(2) Technical white mineral oil may be used wherever mineral oil is permitted for use as a component of nonfood articles complying with 175.105, 176.200, 176.210, 177.2260, 177.2600, and 177.2800 of this chapter and 178.3570 and 178.3910.

(3) Technical white mineral oil may contain any antioxidant permitted in food by regulations issued in accordance with section 409 of the Act, in an amount not greater than that required to produce its intended effect.

(c) Mineral oil identified in paragraph (c)(1) of this section may be used as provided in paragraph (c)(2) of this section.

(1) The mineral oil consists of virgin petroleum distillates refined to meet the following specifications:

(i) Initial boiling point of 450 deg. F minimum.

(ii) Color 5.5 maximum as determined by ASTM method D1500-82, "Standard Test Method for ASTM Color of Petroleum Products (ASTM Color Scale)," which is incorporated by reference. The availability of this incorporation by reference is given in paragraph (b)(1)(i) of this section.

(iii) Ultraviolet absorbance limits as follows as determined by the analytical method described in paragraph (c)(3) of this section:

Wavelength (m[micro]) Maximum absorbance per centimeter optical pathlength
280 to 2890.7
290 to 2990.6
300 to 3590.4
360 to 400.09

(2) The mineral oil may be used wherever mineral oil is permitted for use as a component of nonfood articles complying with 175.105 and 176.210 of this chapter and 178.3910 (for use only in rolling of metallic foil and sheet stock), 176.200, 177.2260, 177.2600, and 177.2800 of this chapter.

(3) The analytical method for determining ultraviolet absorbance limit is as follows:

general instructions

Because of the sensitivity of the test, the possibility of errors arising from contamination is great. It is of the greatest importance that all glassware be scrupulously cleaned to remove all organic matter such as oil, grease, detergent residues, etc. Examine all glassware, including stoppers and stopcocks, under ultraviolet light to detect any residual fluorescent contamination. As a precautionary measure it is recommended practice to rinse all glassware with purified isooctane immediately before use. No grease is to be used on stopcocks or joints. Great care to avoid contamination of oil samples in handling and to assure absence of any extraneous material arising from inadequate packaging is essential. Because some of the polynuclear hydrocarbons sought in this test are very susceptible to photo-oxidation, the entire procedure is to be carried out under subdued light.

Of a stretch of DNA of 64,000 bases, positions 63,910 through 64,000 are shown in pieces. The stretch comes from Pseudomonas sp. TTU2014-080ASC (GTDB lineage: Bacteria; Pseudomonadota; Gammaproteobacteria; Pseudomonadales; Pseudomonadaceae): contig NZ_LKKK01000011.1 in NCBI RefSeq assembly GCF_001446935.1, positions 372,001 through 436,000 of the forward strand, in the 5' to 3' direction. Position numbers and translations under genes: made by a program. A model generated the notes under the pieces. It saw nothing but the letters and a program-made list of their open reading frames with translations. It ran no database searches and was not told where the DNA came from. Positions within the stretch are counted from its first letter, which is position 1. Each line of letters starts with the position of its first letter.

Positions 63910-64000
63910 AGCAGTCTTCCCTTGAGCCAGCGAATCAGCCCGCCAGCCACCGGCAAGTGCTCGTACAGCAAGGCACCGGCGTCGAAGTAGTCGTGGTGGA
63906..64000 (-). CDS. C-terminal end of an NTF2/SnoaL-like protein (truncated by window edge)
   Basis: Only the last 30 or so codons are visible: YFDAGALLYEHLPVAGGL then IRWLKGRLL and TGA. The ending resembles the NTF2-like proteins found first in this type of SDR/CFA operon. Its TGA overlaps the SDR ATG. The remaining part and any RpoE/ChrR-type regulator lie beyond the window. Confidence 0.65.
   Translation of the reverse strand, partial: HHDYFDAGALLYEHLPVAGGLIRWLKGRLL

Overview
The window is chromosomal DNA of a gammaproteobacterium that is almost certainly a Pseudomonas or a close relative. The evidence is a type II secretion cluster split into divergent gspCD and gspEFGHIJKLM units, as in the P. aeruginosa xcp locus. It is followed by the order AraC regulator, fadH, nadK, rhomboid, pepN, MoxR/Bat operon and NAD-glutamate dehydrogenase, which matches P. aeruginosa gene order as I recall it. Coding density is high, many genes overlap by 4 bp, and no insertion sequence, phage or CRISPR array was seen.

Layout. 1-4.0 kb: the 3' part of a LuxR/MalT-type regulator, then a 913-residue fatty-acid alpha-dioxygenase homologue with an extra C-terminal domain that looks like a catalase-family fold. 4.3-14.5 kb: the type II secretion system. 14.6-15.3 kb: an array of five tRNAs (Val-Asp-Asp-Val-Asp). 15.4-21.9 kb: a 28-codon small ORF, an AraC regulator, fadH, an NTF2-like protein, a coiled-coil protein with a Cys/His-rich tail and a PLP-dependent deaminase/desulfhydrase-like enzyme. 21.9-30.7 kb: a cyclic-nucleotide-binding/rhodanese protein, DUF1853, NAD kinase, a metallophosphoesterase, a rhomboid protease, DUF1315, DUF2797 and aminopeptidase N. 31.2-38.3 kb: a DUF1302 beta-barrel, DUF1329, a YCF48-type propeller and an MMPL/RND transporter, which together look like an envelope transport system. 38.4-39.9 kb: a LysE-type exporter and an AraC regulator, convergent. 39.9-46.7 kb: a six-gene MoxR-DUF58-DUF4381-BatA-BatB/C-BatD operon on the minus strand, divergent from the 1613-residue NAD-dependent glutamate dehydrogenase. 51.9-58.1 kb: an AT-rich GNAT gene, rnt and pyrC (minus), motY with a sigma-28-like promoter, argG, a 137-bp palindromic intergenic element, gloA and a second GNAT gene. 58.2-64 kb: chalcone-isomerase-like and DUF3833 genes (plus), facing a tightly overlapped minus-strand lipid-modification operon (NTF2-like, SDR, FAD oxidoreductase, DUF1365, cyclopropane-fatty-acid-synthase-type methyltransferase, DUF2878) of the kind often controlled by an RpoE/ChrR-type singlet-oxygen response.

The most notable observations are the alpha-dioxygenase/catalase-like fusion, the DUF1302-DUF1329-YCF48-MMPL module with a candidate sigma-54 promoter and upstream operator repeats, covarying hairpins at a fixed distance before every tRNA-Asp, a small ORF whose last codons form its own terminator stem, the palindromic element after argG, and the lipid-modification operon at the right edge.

apparatus

Separatory funnels. 250-milliliter, 500-milliliter, 1,000-milliliter, and preferably 2,000-milliliter capacity, equipped with tetrafluoroethylene polymer stopcocks.

Reservoir. 500-milliliter capacity, equipped with a 24/40 standard taper male fitting at the bottom and a suitable ball-joint at the top for connecting to the nitrogen supply. The male fitting should be equipped with glass hooks.

Chromatographic tube. 180 millimeters in length, inside diameter to be 15.7 millimeters +/-0.1 millimeter, equipped with a coarse, fritted-glass disc, a tetrafluoroethylene polymer stopcock, and a female 24/40 standard tapered fitting at the opposite end. (Overall length of the column with the female joint is 235 millimeters.) The female fitting should be equipped with glass hooks.

Disc. Tetrafluoroethylene polymer 2-inch diameter disk approximately 3/16-inch thick with a hole bored in the center to closely fit the stem of the chromatographic tube.

Suction flask. 250-milliliter or 500-milliliter filter flask.

Condenser. 24/40 joints, fitted with a drying tube, length optional.

Evaporation flask (optional). 250-milliliter or 500-milliliter capacity all-glass flask equipped with standard taper stopper having inlet and outlet tubes to permit passage of nitrogen across the surface of contained liquid to be evaporated.